LispWorks User Guide and Reference Manual > 9 The Compiler > 9.6 Optimizing your code


9.6.5 Usage of special variables

In SMP LispWorks access to special variables (excluding constants) is a little slower than in non-SMP LispWorks. It can be speeded up by declarations of the symbol, normally by using by proclaim or declaim.

The speedup will be pretty small overall in most cases, because access to specials is usually a small part of a program. However, if the Profiler identifies some piece of code as a bottleneck, you will want to optimize it, and your optimizations may include proclamation of some variable as global or dynamic.

The three declarations described in this section are extensions to Common Lisp. All declare the symbol to be cl:special , along with other information. These three declarations are mutually exclusive between themselves and cl:special . That is, declaring a symbol with any of these declarations eliminates the other declaration:

In SMP LispWorks the compiler signals error if it detects that a symbol declared as hcl:special-global is bound, and at runtime it also signals an error.

In non-SMP LispWorks the compiler gives an error, but there is no runtime check. The runtime behavior is the same as cl:special , with all accesses to the symbol in low safety.

hcl:special-global is very useful, and because of the checks it is reasonably safe. It is useful not only for speed, but also to guard against unintentionally binding variables that should not be bound.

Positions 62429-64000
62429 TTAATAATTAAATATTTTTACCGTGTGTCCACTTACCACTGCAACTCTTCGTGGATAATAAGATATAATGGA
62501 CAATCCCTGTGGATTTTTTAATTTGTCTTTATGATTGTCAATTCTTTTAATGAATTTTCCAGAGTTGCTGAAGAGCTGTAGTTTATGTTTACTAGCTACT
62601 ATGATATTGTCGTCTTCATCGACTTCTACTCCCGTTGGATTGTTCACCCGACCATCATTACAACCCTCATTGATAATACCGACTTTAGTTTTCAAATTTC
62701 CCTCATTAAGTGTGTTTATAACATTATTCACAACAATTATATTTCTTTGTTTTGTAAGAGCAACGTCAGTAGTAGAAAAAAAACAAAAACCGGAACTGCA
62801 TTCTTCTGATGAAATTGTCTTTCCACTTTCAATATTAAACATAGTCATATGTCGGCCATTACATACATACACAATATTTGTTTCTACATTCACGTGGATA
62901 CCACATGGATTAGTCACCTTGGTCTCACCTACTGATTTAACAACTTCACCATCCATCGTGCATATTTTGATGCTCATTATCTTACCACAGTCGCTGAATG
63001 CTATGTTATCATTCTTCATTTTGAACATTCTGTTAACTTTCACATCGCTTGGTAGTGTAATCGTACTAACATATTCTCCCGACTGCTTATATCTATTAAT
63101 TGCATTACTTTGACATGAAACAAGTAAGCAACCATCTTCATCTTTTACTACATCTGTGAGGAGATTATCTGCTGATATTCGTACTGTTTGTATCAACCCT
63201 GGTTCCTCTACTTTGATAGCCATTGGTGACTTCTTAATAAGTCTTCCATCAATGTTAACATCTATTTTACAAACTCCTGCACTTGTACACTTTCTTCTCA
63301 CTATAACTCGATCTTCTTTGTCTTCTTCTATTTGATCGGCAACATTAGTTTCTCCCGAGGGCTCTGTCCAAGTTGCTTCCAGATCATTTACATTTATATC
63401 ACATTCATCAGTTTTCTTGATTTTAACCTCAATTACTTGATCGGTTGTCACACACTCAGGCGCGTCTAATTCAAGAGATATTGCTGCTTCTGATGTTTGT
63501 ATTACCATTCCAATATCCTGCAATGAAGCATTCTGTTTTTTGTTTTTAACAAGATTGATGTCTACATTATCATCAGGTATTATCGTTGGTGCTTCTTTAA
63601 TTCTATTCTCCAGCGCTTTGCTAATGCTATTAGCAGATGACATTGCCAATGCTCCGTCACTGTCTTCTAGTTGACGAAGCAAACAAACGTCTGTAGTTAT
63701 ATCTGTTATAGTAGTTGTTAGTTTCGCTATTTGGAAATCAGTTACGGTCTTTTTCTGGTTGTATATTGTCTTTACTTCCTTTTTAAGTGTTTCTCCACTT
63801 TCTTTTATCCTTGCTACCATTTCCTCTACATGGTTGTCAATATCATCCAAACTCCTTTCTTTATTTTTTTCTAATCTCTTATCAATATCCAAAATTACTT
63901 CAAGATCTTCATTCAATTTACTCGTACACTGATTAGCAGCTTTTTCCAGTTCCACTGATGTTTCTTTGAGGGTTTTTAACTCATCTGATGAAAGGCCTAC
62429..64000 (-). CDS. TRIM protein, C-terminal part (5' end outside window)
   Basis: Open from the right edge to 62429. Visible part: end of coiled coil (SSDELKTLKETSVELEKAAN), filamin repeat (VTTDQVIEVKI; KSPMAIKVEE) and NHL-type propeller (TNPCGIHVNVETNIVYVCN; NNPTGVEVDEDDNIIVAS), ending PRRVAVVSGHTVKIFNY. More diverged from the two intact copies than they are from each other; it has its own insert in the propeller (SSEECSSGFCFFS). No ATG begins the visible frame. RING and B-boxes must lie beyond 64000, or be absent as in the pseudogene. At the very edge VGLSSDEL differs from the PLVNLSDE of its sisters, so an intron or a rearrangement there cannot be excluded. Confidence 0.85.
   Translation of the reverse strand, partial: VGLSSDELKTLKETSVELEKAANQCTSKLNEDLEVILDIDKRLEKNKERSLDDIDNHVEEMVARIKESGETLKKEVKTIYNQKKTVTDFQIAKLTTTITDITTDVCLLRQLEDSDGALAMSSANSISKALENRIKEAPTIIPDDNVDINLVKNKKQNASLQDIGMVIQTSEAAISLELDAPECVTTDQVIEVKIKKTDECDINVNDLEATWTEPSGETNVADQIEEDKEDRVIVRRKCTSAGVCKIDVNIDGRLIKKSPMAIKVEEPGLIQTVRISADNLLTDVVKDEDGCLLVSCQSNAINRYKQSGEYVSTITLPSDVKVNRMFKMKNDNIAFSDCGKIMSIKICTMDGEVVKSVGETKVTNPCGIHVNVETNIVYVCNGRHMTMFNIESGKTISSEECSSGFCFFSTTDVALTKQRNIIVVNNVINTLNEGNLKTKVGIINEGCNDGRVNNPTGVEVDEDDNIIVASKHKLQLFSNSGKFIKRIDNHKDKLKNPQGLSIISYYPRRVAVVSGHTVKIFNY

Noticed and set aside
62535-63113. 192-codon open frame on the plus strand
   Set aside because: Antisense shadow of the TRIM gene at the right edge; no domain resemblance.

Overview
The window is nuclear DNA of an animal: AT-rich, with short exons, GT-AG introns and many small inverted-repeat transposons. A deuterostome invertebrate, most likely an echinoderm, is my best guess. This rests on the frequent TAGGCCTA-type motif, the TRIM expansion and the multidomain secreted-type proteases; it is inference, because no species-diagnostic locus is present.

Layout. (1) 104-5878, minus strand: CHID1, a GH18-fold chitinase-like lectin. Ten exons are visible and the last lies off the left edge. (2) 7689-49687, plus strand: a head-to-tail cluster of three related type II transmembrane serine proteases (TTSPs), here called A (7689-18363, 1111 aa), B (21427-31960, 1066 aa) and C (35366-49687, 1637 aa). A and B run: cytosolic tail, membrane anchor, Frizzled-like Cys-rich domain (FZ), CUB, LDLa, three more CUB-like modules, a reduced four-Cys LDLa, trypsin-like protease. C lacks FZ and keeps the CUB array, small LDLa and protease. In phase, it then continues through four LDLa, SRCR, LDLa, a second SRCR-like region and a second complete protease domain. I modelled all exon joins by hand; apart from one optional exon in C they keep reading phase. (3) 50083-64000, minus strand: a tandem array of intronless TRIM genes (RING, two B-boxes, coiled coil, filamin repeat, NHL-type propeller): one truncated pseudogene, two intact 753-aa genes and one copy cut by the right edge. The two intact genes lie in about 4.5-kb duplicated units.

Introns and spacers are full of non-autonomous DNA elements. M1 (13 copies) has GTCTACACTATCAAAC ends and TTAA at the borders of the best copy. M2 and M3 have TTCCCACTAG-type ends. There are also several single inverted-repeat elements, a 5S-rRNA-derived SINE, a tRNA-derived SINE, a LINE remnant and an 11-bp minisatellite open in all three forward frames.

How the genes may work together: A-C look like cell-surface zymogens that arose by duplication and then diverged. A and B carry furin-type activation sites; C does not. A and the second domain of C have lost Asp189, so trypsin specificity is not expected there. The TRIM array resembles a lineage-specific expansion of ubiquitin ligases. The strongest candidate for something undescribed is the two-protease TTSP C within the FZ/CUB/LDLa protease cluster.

See also defglobal-parameter.

In high safety code accessing the symbol outside the scope of binding signals an error. In low safety code it may result in unpredictable behavior.

In non-SMP LispWorks the only effect of this declaration is to make all access to the variable low safety.

hcl:special-dynamic is useful, but because it can lead to unpredictable behavior you need to ensure that you test your program in high safety when you use it.

The semantics of the declaration is the same as cl:special , except that access to the variable is low safety. In addition, the compiler compiles access to the symbol in a way that speeds up the access, but also introduces a tiny reduction in the speed of the whole system. The balance between these effects is not obvious.

It is not obvious where hcl:special-fast-access is useful. If you can ensure that the symbol is always bound or never bound then hcl:special-dynamic or hcl:special-global are certainly better. Finding symbols to declare

LispWorks User Guide and Reference Manual - 22 Dec 2009